Historic night: Triple treat for Bernie Gottke Medal
AUSSIE RULES: For just the third time in AFL Capricornia history three players have shared the coveted Bernie Gottke medal as the AFL Capricornia's best and fairest winner.
Reigning medallist Tim Higgins, Yeppoon Swans ruckman Jamie Garner and BITS Saints midfielder Steven Pugh all polled 16 votes to claim the award.
In the dying rounds it looked like Higgins was on his way to an outright win for his second but Garner and Pugh scored maximum votes to force an exciting tie.
The trio joins 1994 winners Derick Smith of Gladstone, Yeppoon's Stephen Lauritz and Panthers' Paul Ugle and 2002 winners Michael Warden of BITS, Glenmore's Luke Henschile and Yeppoon's Wes Hawke.
After winning the medal alone last year, the controversial circumstances around it meant it was a bittersweet victory for Higgins.
- Tim Higgins (Glenmore), Steven Pugh (BITS) and Jamie Garner (Yeppoon) - 16
- Brent Wood (Brothers) and Eli Wells (Yeppoon) - 13
- Stephen Eilola (Gladstone), Sam Nicholls (Yeppoon), Kane Haua (BITS) and Levi Davenport (Panthers) - 10
But now the medal will proudly take place on a wall in his father Dale's bar at home. "He has already started to arrange a place for it to go,” Higgins said.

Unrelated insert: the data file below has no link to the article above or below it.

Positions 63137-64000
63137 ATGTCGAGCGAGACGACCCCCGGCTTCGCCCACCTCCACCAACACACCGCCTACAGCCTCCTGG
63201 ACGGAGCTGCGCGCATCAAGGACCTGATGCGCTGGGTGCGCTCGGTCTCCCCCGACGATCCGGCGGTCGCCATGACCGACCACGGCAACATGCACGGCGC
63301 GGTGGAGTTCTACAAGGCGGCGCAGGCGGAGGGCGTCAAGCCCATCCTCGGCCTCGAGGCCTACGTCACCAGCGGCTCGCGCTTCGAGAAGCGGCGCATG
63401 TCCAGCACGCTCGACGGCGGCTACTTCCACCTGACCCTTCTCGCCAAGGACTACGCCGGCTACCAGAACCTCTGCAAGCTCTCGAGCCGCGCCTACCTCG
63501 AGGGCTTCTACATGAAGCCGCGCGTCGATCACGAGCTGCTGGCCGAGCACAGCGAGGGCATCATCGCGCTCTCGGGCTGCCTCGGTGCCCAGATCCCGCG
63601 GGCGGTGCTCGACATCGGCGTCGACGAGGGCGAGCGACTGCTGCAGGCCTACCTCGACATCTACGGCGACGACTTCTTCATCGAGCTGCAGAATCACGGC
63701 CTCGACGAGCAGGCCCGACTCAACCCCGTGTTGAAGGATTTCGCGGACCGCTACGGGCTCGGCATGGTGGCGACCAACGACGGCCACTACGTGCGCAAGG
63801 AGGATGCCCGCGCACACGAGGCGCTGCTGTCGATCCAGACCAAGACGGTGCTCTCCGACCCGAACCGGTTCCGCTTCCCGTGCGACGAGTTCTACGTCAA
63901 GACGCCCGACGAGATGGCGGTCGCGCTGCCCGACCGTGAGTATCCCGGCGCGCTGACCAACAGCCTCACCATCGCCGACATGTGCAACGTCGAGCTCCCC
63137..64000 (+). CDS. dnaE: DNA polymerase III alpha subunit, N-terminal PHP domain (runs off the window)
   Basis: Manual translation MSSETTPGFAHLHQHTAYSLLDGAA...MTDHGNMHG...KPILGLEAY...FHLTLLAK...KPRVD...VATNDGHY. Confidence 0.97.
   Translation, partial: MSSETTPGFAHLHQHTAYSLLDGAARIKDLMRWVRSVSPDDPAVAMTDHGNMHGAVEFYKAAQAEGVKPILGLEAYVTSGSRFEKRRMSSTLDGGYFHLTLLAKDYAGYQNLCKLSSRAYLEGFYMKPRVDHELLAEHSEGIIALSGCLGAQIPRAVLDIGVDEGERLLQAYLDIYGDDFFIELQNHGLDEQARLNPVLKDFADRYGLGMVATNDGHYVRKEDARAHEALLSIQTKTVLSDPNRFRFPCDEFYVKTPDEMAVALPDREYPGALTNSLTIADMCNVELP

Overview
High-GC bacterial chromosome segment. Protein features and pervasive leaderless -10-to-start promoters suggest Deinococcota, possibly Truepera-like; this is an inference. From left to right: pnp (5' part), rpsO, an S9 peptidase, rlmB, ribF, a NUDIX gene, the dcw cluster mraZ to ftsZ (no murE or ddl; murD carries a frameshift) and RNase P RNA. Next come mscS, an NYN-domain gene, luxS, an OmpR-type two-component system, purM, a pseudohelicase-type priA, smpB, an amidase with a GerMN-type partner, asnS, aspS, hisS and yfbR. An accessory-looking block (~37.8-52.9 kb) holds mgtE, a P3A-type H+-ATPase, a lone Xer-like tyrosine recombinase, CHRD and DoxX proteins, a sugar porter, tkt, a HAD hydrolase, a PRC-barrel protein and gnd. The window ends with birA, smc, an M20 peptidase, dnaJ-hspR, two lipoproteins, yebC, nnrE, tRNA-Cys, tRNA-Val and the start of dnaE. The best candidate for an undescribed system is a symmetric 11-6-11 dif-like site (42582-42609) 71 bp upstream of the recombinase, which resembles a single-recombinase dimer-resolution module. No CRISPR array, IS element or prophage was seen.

"He loves the game and my success. I owe a lot to him. And for it to bring him happiness is a great feeling.
"I was in Brisbane for a pre-season and came back a lot fitter. I think being able to put in for all four quarters and not run out of puff has helped with the voting.”
Sadly the bittersweet feeling continued for Higgins, whose club side Glenmore Bulls finished with the wooden spoon.
He is the type of player to trade all individual glory for a flag in a heartbeat.
"Individual honours are something to be proud of but nothing tops tasting premiership success,” the 37-goal midfielder said.
"To win a flag is everything, I am lucky to have won one twice. It is a great reward for putting in all the work throughout the year. It is why we all play.”
Garner, in his second year of footy in this region, said he was particularly honoured to stand alongside two of the competition's elite players.
"Whenever we play them I notice they get a lot of footy from hanging off my shoulder from the ruck taps,” he laughed.
"They read the game so well and are two quality footballers. I am proud to share it with them.
"It means a lot knowing I have put in the hard yards. I lost a fair bit of weight in the off-season.”
He said being under the umpire's watch got him the votes.
"I think my on-field presence got me the nod,” he said.
"Being in the umpire's eye I like to be around the footy and be in control and get the ball to the outside runners.
"It is a team sport though, so I'd much rather take home another flag - but I will take both.”